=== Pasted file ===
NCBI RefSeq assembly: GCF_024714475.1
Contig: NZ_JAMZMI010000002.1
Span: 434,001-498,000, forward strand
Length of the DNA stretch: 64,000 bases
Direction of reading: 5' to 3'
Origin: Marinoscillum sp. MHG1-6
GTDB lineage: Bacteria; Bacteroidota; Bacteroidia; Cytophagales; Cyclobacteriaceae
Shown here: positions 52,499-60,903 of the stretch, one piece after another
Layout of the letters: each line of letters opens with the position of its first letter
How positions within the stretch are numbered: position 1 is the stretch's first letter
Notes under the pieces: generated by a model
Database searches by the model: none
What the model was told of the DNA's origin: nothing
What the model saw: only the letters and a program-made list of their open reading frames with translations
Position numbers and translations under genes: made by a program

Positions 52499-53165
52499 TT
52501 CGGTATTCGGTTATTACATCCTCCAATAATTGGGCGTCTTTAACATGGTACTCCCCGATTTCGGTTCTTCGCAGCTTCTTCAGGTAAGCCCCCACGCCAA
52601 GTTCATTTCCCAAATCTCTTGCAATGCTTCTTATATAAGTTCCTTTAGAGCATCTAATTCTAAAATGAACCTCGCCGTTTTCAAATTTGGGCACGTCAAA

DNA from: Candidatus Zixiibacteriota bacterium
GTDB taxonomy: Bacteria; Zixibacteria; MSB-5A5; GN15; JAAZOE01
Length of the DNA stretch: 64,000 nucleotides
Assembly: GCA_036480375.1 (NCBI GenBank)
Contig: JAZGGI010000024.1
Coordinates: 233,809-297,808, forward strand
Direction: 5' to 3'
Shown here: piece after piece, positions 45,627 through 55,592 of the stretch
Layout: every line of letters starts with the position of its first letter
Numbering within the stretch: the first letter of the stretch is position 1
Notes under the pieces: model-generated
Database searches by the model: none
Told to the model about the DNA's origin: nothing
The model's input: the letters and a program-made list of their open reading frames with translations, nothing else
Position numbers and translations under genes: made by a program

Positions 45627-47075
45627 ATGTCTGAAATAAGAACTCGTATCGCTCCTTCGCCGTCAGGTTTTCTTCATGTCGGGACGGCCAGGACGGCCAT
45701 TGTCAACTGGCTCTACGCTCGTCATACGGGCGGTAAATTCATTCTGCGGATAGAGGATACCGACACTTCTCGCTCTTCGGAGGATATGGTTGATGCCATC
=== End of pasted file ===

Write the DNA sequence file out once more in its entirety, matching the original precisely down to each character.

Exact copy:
NCBI RefSeq assembly: GCF_024714475.1
Contig: NZ_JAMZMI010000002.1
Span: 434,001-498,000, forward strand
Length of the DNA stretch: 64,000 bases
Direction of reading: 5' to 3'
Origin: Marinoscillum sp. MHG1-6
GTDB lineage: Bacteria; Bacteroidota; Bacteroidia; Cytophagales; Cyclobacteriaceae
Shown here: positions 52,499-60,903 of the stretch, one piece after another
Layout of the letters: each line of letters opens with the position of its first letter
How positions within the stretch are numbered: position 1 is the stretch's first letter
Notes under the pieces: generated by a model
Database searches by the model: none
What the model was told of the DNA's origin: nothing
What the model saw: only the letters and a program-made list of their open reading frames with translations
Position numbers and translations under genes: made by a program

Positions 52499-53165
52499 TT
52501 CGGTATTCGGTTATTACATCCTCCAATAATTGGGCGTCTTTAACATGGTACTCCCCGATTTCGGTTCTTCGCAGCTTCTTCAGGTAAGCCCCCACGCCAA
52601 GTTCATTTCCCAAATCTCTTGCAATGCTTCTTATATAAGTTCCTTTAGAGCATCTAATTCTAAAATGAACCTCGCCGTTTTCAAATTTGGGCACGTCAAA

DNA from: Candidatus Zixiibacteriota bacterium
GTDB taxonomy: Bacteria; Zixibacteria; MSB-5A5; GN15; JAAZOE01
Length of the DNA stretch: 64,000 nucleotides
Assembly: GCA_036480375.1 (NCBI GenBank)
Contig: JAZGGI010000024.1
Coordinates: 233,809-297,808, forward strand
Direction: 5' to 3'
Shown here: piece after piece, positions 45,627 through 55,592 of the stretch
Layout: every line of letters starts with the position of its first letter
Numbering within the stretch: the first letter of the stretch is position 1
Notes under the pieces: model-generated
Database searches by the model: none
Told to the model about the DNA's origin: nothing
The model's input: the letters and a program-made list of their open reading frames with translations, nothing else
Position numbers and translations under genes: made by a program

Positions 45627-47075
45627 ATGTCTGAAATAAGAACTCGTATCGCTCCTTCGCCGTCAGGTTTTCTTCATGTCGGGACGGCCAGGACGGCCAT
45701 TGTCAACTGGCTCTACGCTCGTCATACGGGCGGTAAATTCATTCTGCGGATAGAGGATACCGACACTTCTCGCTCTTCGGAGGATATGGTTGATGCCATC